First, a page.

Ad blocker interference detected!
Wikia is a free-to-use site that makes money from advertising. We have a modified experience for viewers using ad blockers
Wikia is not accessible if you’ve made further modifications. Remove the custom ad blocker rule(s) and the page will load as expected.
Individual differences |
Methods | Statistics | Clinical | Educational | Industrial | Professional items | World psychology |
The evaluation of an entity x is "a belief of an evaluating agent e about x's usefulness with regard to a goal p".
A social evaluation is a shared judgement by a set (or community) of agents.
Who makes the evaluation? Edit
In many examples, the set of evaluators is clearly characterised by external properties (for example, the set of students gossiping about teachers, the set of parents in their tutor role, the set of agents that have a certain normative goal or a defined skill). Most (but not all) of the agents in the set actually hold the belief in object. To make this definition formal, we will need one of the following support theories.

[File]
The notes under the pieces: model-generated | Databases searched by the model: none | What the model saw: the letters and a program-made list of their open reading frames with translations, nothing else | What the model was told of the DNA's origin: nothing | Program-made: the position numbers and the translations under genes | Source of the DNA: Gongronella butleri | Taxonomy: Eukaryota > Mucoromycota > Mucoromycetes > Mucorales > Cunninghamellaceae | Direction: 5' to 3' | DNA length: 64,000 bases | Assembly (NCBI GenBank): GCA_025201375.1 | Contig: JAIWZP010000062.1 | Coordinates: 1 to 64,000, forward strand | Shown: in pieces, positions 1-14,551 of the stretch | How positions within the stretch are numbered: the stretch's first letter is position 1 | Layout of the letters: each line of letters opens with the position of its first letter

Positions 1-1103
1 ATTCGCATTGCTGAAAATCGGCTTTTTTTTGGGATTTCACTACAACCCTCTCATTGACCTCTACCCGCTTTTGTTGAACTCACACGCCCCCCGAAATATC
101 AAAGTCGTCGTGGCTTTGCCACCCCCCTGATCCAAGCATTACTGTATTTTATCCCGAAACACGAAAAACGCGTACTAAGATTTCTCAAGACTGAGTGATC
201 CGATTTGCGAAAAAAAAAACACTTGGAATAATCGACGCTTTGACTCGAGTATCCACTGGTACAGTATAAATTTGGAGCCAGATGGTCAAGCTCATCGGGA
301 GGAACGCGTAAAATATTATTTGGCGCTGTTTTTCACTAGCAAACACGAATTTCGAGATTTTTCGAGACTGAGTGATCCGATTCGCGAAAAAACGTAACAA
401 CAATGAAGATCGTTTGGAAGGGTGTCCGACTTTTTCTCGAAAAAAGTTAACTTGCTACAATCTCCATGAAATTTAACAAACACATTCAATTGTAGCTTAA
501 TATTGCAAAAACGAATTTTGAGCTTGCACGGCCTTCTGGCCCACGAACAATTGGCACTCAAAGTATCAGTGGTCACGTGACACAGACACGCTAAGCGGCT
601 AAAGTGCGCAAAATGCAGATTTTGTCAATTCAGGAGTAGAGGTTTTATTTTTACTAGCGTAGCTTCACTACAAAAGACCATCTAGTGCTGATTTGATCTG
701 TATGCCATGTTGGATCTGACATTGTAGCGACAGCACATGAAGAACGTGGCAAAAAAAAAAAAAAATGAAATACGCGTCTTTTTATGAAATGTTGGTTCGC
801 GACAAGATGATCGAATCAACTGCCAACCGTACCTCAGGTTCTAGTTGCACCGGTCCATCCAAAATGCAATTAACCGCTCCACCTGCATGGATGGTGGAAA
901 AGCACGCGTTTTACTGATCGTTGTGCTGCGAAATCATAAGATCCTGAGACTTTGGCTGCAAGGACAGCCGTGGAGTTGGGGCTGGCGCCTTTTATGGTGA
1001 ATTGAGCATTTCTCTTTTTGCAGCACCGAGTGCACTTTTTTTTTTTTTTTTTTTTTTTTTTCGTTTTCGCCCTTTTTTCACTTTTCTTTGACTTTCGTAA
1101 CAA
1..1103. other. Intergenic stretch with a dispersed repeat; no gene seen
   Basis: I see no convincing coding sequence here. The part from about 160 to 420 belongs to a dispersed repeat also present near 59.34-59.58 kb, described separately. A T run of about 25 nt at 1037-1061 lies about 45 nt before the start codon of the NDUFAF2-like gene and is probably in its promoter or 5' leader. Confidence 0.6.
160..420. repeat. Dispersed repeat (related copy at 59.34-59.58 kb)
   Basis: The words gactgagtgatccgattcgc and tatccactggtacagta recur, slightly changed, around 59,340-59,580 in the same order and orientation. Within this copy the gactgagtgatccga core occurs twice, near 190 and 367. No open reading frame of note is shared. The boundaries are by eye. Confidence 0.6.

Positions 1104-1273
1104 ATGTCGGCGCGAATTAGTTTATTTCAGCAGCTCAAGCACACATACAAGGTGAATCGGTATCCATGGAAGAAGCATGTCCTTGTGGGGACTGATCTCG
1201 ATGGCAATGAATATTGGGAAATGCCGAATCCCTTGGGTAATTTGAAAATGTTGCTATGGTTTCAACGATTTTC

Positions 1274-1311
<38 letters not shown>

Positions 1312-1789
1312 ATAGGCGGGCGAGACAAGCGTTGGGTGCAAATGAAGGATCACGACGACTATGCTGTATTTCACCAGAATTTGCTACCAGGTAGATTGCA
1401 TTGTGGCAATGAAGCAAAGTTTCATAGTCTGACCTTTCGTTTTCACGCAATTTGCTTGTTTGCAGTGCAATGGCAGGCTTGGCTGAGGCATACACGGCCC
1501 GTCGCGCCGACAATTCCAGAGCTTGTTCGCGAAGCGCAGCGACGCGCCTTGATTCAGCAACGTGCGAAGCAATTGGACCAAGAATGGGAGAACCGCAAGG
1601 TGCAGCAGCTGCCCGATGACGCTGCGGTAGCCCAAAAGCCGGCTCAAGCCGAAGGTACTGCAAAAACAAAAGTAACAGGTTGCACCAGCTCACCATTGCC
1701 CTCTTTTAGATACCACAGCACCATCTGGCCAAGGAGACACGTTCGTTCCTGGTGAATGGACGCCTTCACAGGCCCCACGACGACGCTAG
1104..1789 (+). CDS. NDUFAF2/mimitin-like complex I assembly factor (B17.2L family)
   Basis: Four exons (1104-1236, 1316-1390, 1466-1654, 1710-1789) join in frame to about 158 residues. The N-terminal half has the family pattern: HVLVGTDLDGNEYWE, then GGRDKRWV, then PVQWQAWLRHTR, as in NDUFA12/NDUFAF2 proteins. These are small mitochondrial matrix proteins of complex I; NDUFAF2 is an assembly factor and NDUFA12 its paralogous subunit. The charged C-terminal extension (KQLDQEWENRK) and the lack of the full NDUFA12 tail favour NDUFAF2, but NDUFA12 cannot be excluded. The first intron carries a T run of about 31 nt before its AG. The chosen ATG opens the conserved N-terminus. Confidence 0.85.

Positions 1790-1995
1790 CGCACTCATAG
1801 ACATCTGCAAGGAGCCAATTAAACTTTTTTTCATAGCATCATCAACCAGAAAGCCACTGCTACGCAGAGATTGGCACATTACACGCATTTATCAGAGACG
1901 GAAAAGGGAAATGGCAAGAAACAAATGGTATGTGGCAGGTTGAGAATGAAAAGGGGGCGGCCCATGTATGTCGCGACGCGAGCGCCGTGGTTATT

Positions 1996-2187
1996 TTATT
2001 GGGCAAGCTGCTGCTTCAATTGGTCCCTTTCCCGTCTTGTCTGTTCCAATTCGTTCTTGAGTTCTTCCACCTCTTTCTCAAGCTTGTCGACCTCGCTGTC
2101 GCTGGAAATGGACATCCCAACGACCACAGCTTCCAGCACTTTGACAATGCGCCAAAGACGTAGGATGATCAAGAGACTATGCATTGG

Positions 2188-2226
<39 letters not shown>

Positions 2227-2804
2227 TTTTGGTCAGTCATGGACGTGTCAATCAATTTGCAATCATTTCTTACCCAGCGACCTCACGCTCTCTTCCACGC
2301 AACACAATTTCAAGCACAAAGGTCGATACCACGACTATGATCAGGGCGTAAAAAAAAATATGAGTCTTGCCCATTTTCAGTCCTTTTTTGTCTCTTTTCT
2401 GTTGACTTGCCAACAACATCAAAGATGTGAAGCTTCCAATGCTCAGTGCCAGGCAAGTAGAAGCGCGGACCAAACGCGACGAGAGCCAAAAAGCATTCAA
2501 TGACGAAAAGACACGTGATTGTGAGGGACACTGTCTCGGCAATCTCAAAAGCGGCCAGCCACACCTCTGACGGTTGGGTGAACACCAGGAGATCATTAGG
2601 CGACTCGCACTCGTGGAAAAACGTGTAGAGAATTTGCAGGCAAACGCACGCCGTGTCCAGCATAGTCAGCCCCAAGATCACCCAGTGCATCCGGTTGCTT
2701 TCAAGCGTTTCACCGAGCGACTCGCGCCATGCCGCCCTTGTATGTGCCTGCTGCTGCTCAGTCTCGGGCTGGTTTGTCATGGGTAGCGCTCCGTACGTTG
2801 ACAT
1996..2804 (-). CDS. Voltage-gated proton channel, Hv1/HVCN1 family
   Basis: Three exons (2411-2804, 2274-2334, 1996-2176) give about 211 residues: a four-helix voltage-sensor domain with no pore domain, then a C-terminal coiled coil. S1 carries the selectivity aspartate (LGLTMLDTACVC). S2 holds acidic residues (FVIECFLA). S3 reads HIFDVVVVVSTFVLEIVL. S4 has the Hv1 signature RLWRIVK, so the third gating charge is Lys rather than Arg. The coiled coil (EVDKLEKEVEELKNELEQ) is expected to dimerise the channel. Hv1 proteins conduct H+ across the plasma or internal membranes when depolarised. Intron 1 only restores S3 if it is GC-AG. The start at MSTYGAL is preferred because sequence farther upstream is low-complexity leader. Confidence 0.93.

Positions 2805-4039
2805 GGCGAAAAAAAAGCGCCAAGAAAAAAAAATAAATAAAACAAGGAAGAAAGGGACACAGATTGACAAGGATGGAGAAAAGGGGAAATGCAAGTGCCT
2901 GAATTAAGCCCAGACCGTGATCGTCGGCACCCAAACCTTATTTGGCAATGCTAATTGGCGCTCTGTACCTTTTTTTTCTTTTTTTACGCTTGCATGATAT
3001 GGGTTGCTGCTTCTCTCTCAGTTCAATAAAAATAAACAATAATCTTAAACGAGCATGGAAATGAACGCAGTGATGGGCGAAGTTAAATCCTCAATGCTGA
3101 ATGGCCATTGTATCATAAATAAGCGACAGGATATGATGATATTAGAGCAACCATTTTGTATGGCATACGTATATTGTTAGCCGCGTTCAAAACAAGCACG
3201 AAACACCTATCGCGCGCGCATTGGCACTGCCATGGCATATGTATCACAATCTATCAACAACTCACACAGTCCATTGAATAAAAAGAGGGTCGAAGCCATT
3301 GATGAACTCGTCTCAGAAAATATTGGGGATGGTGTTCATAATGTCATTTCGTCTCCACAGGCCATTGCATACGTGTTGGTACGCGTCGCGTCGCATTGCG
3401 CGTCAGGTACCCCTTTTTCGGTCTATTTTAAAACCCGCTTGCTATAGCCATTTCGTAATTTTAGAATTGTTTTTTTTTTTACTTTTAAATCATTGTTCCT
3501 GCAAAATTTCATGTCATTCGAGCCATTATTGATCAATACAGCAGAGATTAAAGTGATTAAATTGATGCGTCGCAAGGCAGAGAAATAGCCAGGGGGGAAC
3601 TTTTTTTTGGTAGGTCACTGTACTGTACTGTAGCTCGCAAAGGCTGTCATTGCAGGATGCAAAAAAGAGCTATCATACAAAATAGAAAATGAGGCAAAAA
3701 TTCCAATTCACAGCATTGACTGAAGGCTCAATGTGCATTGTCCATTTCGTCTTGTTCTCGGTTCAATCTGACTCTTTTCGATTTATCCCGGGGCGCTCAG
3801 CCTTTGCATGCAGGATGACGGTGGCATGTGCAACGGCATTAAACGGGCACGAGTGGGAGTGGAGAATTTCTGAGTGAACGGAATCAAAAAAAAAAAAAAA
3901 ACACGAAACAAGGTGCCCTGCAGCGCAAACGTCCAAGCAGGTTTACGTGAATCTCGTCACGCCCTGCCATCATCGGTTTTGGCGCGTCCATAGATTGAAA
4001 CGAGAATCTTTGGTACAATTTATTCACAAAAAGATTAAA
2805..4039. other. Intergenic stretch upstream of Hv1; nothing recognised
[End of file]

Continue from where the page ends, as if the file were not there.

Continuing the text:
- Probabilistic reasoning
- in this case, we would have to define a probability (or a probability range) for agents in the community to hold the belief. While this description is mathematically accurate, it has also little plausibility from a cognitive point of view. Indeed, probabilities are very hard to understand for human reasoning, and they are at the center of several paradoxes of understanding.
- Fuzzy logic
- here, we would have a degree of holding the belief. This approach seem to suffer from similar shortcomings as the above one.
- Default logic
- this seems the most promising approach. We are currently trying to formulate our concepts in terms of default logic, where the statement is of the kind "lacking other information, we assume that an agent of the community holds the shared belief".
|This page uses Creative Commons Licensed content from Wikipedia (view authors).|